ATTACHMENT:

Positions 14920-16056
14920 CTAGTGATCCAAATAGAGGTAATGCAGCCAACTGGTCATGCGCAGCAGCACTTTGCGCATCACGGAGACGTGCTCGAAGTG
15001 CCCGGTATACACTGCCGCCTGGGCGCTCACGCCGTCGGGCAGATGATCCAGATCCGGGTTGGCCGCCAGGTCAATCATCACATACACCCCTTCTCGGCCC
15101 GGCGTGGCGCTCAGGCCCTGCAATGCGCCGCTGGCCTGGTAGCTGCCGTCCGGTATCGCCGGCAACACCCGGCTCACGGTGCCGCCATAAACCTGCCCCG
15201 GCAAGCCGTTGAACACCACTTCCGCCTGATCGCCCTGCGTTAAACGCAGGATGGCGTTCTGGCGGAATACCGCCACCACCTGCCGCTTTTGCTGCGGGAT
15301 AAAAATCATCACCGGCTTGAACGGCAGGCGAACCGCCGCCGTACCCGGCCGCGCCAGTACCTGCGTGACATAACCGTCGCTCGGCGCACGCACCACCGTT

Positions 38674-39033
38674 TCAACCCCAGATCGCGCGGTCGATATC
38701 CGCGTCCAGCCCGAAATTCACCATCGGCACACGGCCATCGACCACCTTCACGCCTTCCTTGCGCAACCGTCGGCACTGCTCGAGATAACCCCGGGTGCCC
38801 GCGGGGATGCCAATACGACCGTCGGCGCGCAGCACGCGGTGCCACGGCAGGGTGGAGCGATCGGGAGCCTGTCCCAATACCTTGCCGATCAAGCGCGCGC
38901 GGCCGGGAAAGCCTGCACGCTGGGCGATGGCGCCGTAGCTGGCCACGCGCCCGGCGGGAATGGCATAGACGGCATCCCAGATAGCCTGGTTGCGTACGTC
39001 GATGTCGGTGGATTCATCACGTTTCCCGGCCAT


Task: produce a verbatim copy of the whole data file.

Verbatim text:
Positions 14920-16056
14920 CTAGTGATCCAAATAGAGGTAATGCAGCCAACTGGTCATGCGCAGCAGCACTTTGCGCATCACGGAGACGTGCTCGAAGTG
15001 CCCGGTATACACTGCCGCCTGGGCGCTCACGCCGTCGGGCAGATGATCCAGATCCGGGTTGGCCGCCAGGTCAATCATCACATACACCCCTTCTCGGCCC
15101 GGCGTGGCGCTCAGGCCCTGCAATGCGCCGCTGGCCTGGTAGCTGCCGTCCGGTATCGCCGGCAACACCCGGCTCACGGTGCCGCCATAAACCTGCCCCG
15201 GCAAGCCGTTGAACACCACTTCCGCCTGATCGCCCTGCGTTAAACGCAGGATGGCGTTCTGGCGGAATACCGCCACCACCTGCCGCTTTTGCTGCGGGAT
15301 AAAAATCATCACCGGCTTGAACGGCAGGCGAACCGCCGCCGTACCCGGCCGCGCCAGTACCTGCGTGACATAACCGTCGCTCGGCGCACGCACCACCGTT

Positions 38674-39033
38674 TCAACCCCAGATCGCGCGGTCGATATC
38701 CGCGTCCAGCCCGAAATTCACCATCGGCACACGGCCATCGACCACCTTCACGCCTTCCTTGCGCAACCGTCGGCACTGCTCGAGATAACCCCGGGTGCCC
38801 GCGGGGATGCCAATACGACCGTCGGCGCGCAGCACGCGGTGCCACGGCAGGGTGGAGCGATCGGGAGCCTGTCCCAATACCTTGCCGATCAAGCGCGCGC
38901 GGCCGGGAAAGCCTGCACGCTGGGCGATGGCGCCGTAGCTGGCCACGCGCCCGGCGGGAATGGCATAGACGGCATCCCAGATAGCCTGGTTGCGTACGTC
39001 GATGTCGGTGGATTCATCACGTTTCCCGGCCAT